Definitely my favourite PodCastle of all time, and in my top 5 of any Escape Artist story. The pure fancy of it all is astounding - for me, Tim Pratt captured the very essence of speculative fiction within a relatively modern day Earth setting in a way that pushed all the right buttons for me, just like a few others I remember: Pseudopod 045: Goon Job (by G.W. Thomas, read by Ben Phillips), Pseudopod 052: That Old Black Magic (by John R. Platt, read by George Hrab) and Pseudopod 77: Merlin’s Bane (by G.W. Thomas, read by Ben Phillips).

The Aurthurian roots of this story give it an edge that could easily place this story in Psuedopod as well, just like the three I mentioned above. The Table appears as an ancient, venerable secret and shrinking society that has essentially come to ruins. Its ultimate purpose having been waylaid by the vicissitudes brought on by the need for making money and the disparate goals of the latest members of the group.

I must say that Stephen's reading of this was good, but not right for this story. This story really wanted a little more production - I know, not a thing Escape Artist fiction goes for. Variant Frequencies would have done a top notch job on this story. I kept re-winding this story every ten minutes because the action was so fascinating, the characterisations so enthralling, that I needed to hear them again and again before going on, just so that I could try and fix in my mind what things would look and sound like. This part from Ray really set me off: "Ray popped a wasp into his mouth, chewed, swallowed ... his voice was accompanied by a deep angry buzz, a sort of wasp whispering that was in harmony with the normal workings of his voice box." The description of his voice was screaming out for a touch of special effect underneath. :)

And who wouldn't love to see Carlsbad in a movie with this scene? "And then he did what the Table always counted on him to do. He swelled. He stormed. He smashed. He tore Ray to pieces, and then he tore up the pieces." Wow!

Rob
:)
« Last Edit: December 28, 2008, 03:55:35 AM by robertmarkbram »



stePH

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Reply #63 on: December 29, 2008, 02:19:24 PM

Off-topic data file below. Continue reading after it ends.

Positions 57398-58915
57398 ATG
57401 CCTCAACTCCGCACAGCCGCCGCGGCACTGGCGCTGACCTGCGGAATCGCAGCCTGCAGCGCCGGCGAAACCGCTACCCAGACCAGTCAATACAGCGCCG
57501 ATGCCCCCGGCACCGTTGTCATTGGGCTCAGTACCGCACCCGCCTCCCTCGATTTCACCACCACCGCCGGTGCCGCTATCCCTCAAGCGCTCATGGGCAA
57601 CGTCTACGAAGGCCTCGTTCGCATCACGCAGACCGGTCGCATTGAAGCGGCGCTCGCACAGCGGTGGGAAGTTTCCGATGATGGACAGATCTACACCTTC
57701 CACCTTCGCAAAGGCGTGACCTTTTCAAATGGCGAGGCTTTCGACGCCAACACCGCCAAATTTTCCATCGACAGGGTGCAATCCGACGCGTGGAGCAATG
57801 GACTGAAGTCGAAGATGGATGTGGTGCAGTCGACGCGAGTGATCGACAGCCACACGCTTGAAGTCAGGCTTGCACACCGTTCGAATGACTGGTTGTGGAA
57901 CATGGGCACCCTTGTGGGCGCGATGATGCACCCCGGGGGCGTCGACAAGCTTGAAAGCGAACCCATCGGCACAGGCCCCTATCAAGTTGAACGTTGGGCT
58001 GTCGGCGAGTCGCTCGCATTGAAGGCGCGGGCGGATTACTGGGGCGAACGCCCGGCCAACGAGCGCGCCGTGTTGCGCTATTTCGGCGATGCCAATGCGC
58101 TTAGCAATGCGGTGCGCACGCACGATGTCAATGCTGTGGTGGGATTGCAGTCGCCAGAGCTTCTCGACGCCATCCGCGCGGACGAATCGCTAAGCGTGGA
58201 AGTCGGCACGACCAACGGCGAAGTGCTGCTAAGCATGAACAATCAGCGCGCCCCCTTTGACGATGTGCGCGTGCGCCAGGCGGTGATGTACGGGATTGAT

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Heradel

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Reply #64 on: December 29, 2008, 03:13:46 PM
Wht h sd.

Mod:Disemvoweled

Why?  ???

One too many "What He Said"'s in a short period makes Heradel grab for the disemvoweler. A post to agree with someone is fine, but a bunch of three word ones in a spurt just starts to give the impression of cruft. Wasn't just you, this is just the one that put me over.

I Twitter. I also occasionally blog on the Escape Pod blog, which if you're here you shouldn't have much trouble finding.


Rachel Swirsky

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Reply #65 on: January 08, 2009, 10:15:48 PM
I figured Heradel was also pointing out the limits of disemvoweling. I laughed when I saw it because the point of disemvoweling is supposed to be to make the post unintelligible, right? But it's a cinch to know what Steph meant. ;)

Best,
R



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Reply #66 on: December 31, 2009, 09:17:56 PM
Now that I've caught up on Podcastle, I can say that this is my favorite Podcastle episode yet.  It works on so many levels and I am simply in awe.  I'm sure much of the reason for it is that X-Men is my favorite superhero universe so teams of superpowered people gets me interested right away.  And then to make those people the less-than-moral knights of the modern Round Table--Fantastic!  Each of the characters was interesting and not yet cliched by superhero stories (which is hard to think up sometimes).  I especially enjoyed the phage's borrowed powers--where do I sign up?  Non-chronological tellings are often tricky, usually leaving my poor brain addled and confused, but this one was not only intelligible, but the ordering really enhanced the story, allowing past events to be played without resorting to a dozen flashbacks (they're not flashbacks if we experience them in the same order as the protag).  And, as if that all wasn't enough, then the ending just had me floored.  Okay, I didn't understand the import of his words the first time through, and had to rewind and listen again, but THEN it floored me. 

Epic win!



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Reply #67 on: January 04, 2010, 12:20:19 PM
This made #1 on my list of Best of Podcastle stories on my new post.  :)

http://www.diabolicalplots.com/?p=990



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Reply #68 on: October 06, 2014, 08:49:33 PM